Of course, international law is no obstacle for an Administration that has essentially established an extraterritorial system of gulags, in which are held "detainees", to whom the Administration denies fundamental human rights.

If prisoners of war, then they have certain internationally-recognized rights; if terrorists, then as suspected criminals they have certain other rights.

But the Bush Administration has made up its own set of rules regarding how to classify them, so as to deny them any legally-established rights -- and the US Government has been proactive in justifying abusive methods of interrogation.

The place is a madhouse

Waterboarding is, under US law, a war crime; it is a method of torture, and the results it yields are erratic and unreliable, and ultimately counterproductive, both as a form of intelligence collection, and in the realm of public relations.

The terrorists that threaten the world are fanatics, for whom no crime is too great; if it promotes the spread of Islam, they believe any crime will be forgiven by Allah, and they will be allowed into Paradise.

Feels like being cloned

The world is awash in a sea of brutal dictatorships, drowning in cynicism and fear, desperate to believe in America's promise of Liberty and Justice for all...

But now, the Bush Administration writes itself retroactive laws excusing its conduct...

My beacon's been moved

Its supporters justifying the action by saying that the terrorists are worse...

Of course, that's not the point.

Under moon and star

We are the good guys, and our standards should not be allowed to drop.

America is a beacon of hope to all the people in the world, and when America acts in such a manner...

Where am I to go

Then the light in the world dims, and the darkness of oppression and brutality closes in.

Now that I've gone too far?

Within hours after arriving back in Pakistan, Benazir Bhutto was targeted by would-be assassins as two powerful explosions killed and wounded hundreds of people nearby, including fifty security personnel from her own political party. The attacks were blamed on Islamic militants. Careful not to directly finger Pakistan's President Musharraf, who had seized power in a military coup in 1999, Bhutto nonetheless blamed certain government figures who abuse the militants to achieve their own goals -- a powerful indictment in a country where the military and intelligence services have for years trained jihadis and used them as proxies in ongoing low-intensity hostilities with India.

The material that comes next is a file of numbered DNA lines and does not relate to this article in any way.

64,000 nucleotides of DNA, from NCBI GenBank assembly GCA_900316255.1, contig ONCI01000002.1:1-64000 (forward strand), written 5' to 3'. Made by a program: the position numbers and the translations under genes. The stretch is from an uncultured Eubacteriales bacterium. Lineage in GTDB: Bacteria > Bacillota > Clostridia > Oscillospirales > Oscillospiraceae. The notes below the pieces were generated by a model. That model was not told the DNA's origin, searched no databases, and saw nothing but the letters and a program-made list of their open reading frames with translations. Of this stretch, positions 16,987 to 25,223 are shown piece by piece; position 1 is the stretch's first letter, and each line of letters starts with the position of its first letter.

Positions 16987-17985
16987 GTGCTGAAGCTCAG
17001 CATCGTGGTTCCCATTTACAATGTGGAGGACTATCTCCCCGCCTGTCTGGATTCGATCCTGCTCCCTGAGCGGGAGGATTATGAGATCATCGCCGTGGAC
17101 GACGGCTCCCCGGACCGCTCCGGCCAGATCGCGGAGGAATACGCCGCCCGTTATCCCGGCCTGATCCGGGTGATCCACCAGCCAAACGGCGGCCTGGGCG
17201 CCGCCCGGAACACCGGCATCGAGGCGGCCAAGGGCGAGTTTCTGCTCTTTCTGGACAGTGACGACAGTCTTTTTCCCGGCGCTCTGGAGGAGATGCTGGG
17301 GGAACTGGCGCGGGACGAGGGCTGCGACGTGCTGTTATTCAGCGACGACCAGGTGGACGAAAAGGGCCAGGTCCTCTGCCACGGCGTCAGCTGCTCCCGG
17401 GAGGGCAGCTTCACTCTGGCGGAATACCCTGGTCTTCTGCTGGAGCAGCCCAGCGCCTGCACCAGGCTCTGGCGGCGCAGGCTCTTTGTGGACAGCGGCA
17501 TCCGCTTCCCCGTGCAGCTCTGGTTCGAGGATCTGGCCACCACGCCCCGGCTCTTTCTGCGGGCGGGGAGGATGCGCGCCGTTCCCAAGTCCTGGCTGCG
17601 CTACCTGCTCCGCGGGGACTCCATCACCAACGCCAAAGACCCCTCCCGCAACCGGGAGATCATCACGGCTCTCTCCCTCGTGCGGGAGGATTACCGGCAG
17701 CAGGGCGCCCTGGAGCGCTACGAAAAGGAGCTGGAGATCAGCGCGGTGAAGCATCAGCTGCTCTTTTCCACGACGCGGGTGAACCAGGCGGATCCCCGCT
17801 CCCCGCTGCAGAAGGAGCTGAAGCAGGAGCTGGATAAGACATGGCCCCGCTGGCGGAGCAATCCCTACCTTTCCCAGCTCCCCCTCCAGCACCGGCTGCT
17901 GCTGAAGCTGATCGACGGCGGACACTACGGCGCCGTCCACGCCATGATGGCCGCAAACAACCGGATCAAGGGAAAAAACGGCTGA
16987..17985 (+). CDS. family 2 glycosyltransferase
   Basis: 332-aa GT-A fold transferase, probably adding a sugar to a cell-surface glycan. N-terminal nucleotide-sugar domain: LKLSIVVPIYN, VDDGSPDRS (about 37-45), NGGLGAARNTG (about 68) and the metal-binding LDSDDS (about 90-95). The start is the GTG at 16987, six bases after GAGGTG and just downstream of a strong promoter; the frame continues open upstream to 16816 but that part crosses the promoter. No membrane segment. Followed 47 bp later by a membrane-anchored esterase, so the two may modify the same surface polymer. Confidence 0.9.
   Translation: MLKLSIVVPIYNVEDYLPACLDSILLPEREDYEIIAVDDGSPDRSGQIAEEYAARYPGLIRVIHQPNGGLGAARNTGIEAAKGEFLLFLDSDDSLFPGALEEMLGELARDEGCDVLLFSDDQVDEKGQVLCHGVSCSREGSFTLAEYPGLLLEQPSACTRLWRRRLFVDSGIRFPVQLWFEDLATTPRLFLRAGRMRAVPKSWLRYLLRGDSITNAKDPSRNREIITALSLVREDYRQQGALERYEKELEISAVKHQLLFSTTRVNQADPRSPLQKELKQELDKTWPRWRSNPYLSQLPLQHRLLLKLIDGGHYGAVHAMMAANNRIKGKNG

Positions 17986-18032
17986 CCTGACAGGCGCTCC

Soon you will come to know

Concerned not just about her safety, but about Pakistani government complicity in the assassination attempts, Bhutto wrote a letter to Musharraf implicating former senior intelligence officers who were close to Musharraf. Bhutto sought additional security from the government, including jammers to counter bombs, tinted windows, and police vehicles. She also requested security from foreign governments and foreign private security firms, but the Pakistani government would not provide visas for security contractors.

US diplomatic contacts did, however, take the unusual step of providing her with sensitive information regarding threats to her security.

When the bullet hits the bone

She later comments that "The extremists need a dictatorship, and dictatorship needs extremists."

Days after making that comment, Bhutto is placed under house arrest, only hours before she was scheduled to lead and address a rally protesting the state of emergency under which Musharraf had been ruling. Bhutto comments that 4000 police are outside her house while she is under house arrest.

Soon you will come to know

That kind of manpower was available to keep her from speaking publicly, but where was it on the day she was assassinated?

As one expert commented:

"It's odd and disturbing that the Pakistan government did not do a better job of protecting her and that the US apparently could not do more to persuade them," said Bruce Riedel, a former CIA officer and former National Security Council director for South Asia. "She made it very clear privately and publicly that she did not have enough security. That was abundantly clear after the attack on her return.

"I can't explain why the Bush administration didn't pressure Musharraf to do more. Her death leaves the US with a Pakistan policy that is completely bankrupt."

When the bullet hits the bone

Bankruptcy of policy depends on which side you are on, and as I investigate this, looking deeper and deeper into matters, looking farther and farther afield for more clues, and following up on leads, I find that the investigation keeps leading back to the same powerful people, to the same powerful interests...

Although each time it does lead back around, it ropes in another unexpected player from another unexpected direction.

I'm falling down a spiral

Following up on why the US government failed to respond adequately to indications that the 9/11 attacks were pending, I now have information connecting the Secretary of State to Communist Chinese espionage operations.

Questioning why the US government would violate international law and UN resolutions to support the independence of Kosovo, I now have information that a US Senator from Arizona has been knowingly backing Islamic terrorists for a decade.